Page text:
"Look Who's Got the Winning Ticket!"
Nothing like a Powerball jackpot frenzy to warm a frigid winter’s night! Americans (and Canadians) are still queuing up by the tens of thousands for a chance to win a record $1.5 billion-plus at tonight’s 10:59 Powerball drawing. Chances of winning the grand prize? One in 229,000,000. And yet by Monday this week Michiganders were spending $156,000 per hour on lottery tickets!
In case you were wondering how to spend $1.5 billion, USA TODAY offers five suggestions. (1) Buy a fleet of Gulfstream G650 private jets (@ $65 million apiece you can take home 23 of them). (2) Match the gross domestic product of the island nations of St. Vincent and Grenadines combined (spend the remaining $200 million on that large stone mansion for sale in the Windy City). (3) Buy the new Tesla Model S ecofriendly electric car for $71,100 (then do the same for 21,096 of your closest friends). (4) Rent the royal two-bedroom suite at the Burj Al Arab Jumeirah Hotel in Dubai for $34,555 a night (with $1.5 billion you’ll be able to stay for 42,320 nights or 116 years—if you have the time!). (5) Purchase a flotilla of five “super yachts” (100-meter-long cabin cruisers with an onboard staff of 50 for roughly $275 million apiece). (usat.ly/1Pr96MF)
But let’s get serious. Uncle Sam will take 25% (30% if you’re Canadian) off the top, with Michigan state receiving an additional 4.25%. Then consider this laundry list of warnings from financial investors and previous lottery winners: (1) your friends will take advantage—“Once word gets out that you have the winning ticket, you can expect everyone to try to cozy up to you, from the college roommate you haven't heard from in 20 years and the kid who tortured you on the kindergarten playground, to fellow carpool parents and ‘friends’ you barely recognize”; (2) your relationship could fail—the unimagined stresses of managing windfall money, as records show, place immense pressures on heretofore happily married couples; (3) you’ll have an increased risk of bankruptcy—"Winners are much more likely to make significant impulse purchases far beyond their previous means. So the purchase amounts will be much higher, making the interest accrued on those credit cards much higher. And because they don't stop to think the money could run out, winners don't generally think they need to create or live by a monthly budget,” says Scott Dillon, a senior bankruptcy attorney at Tully Rinckey in Albany, New York; (4) you’ll have to fight off a host of long-lost family members—even distant family members with credit card, medical or foreclosure bills will learn of your largesse; and (5) you’ll be a target for a litany of lawsuits and scams—“Hoping to carve out a chunk of your fortune, financial advisor Jeff Motske says lottery winners are often targets for bogus lawsuits because everyone starts to come after them” (for more details see bit.ly/1mVGlRo).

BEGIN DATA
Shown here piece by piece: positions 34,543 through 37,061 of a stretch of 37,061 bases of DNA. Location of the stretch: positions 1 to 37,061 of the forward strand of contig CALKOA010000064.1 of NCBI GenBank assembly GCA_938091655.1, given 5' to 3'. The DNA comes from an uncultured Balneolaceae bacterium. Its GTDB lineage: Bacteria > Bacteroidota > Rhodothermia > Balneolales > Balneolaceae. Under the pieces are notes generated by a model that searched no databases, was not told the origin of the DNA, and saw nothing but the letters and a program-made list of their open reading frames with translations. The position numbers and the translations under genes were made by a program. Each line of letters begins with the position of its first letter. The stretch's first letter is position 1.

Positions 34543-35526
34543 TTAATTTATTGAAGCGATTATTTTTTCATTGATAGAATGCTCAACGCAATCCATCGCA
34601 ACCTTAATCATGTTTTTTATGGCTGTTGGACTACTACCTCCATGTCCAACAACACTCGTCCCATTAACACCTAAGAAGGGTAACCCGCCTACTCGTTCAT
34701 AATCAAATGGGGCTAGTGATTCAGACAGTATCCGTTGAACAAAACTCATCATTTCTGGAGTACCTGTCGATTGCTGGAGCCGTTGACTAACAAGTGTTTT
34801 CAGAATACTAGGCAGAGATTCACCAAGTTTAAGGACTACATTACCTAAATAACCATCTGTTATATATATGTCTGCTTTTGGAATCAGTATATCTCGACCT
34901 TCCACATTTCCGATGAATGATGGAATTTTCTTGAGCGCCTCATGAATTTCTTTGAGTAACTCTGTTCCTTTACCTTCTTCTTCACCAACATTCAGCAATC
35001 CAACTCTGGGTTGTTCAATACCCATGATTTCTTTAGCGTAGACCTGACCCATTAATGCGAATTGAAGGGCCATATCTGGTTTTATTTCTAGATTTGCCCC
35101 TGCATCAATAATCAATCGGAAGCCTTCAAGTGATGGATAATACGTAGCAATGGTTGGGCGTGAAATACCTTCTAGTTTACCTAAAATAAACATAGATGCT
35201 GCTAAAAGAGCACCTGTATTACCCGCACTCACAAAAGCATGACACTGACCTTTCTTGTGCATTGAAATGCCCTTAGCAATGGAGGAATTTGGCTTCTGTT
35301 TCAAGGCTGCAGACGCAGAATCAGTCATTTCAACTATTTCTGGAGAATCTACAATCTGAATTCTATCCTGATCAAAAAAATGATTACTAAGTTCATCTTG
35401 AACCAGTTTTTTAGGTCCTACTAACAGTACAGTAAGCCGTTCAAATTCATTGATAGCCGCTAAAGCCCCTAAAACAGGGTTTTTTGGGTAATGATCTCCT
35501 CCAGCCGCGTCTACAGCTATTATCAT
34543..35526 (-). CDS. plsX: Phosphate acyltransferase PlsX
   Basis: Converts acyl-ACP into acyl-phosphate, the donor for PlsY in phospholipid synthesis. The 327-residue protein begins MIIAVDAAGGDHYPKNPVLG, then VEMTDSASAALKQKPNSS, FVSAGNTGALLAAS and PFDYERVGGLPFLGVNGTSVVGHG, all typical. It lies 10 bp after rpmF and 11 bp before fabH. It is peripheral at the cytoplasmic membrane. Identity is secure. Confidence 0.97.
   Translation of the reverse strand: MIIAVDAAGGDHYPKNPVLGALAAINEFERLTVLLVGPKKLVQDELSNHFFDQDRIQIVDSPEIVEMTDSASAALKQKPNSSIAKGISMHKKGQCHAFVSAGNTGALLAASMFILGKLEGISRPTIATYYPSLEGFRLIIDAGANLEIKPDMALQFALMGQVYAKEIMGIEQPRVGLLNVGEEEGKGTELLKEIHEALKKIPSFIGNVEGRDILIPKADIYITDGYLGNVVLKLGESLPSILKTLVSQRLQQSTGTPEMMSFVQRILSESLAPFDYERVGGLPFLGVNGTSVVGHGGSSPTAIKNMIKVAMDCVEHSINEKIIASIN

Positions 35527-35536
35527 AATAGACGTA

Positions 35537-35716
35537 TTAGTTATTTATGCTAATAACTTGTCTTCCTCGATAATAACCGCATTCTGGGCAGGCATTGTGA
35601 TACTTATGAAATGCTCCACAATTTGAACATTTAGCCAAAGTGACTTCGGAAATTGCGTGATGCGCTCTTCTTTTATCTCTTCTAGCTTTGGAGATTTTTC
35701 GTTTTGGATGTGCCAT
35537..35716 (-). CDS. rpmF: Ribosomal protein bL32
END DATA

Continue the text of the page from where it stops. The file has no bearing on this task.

Still want that easy money? Consider some sage counsel embedded in this personal testimony: “For I have learned to be content whatever the circumstances. I know what it is to be in need, and I know what it is to have plenty. I have learned the secret of being content in any and every situation, whether well fed or hungry, whether living in plenty or in want” (Philippians 4:11-12). Paul was onto something, wasn’t he? Or rather he was onto Someone. “For I can do all things through Christ who strengthens me” (v 13). When my life focus shifts from gaining to giving, from easy money to hard work, there is an inner quiet that all the money in the world can’t buy. “Contentment” is what Paul called it. “Peace” is what Christ calls it: “My peace I give to you—not as the world gives do I give to you” (John 14:27).
70% of lottery winners lose or spend all their winnings in five years or less. Apparently you can go broke trying to buy happiness. So here’s the winning ticket for your New Year: “Godliness with contentment is great gain” (1 Timothy 6:6).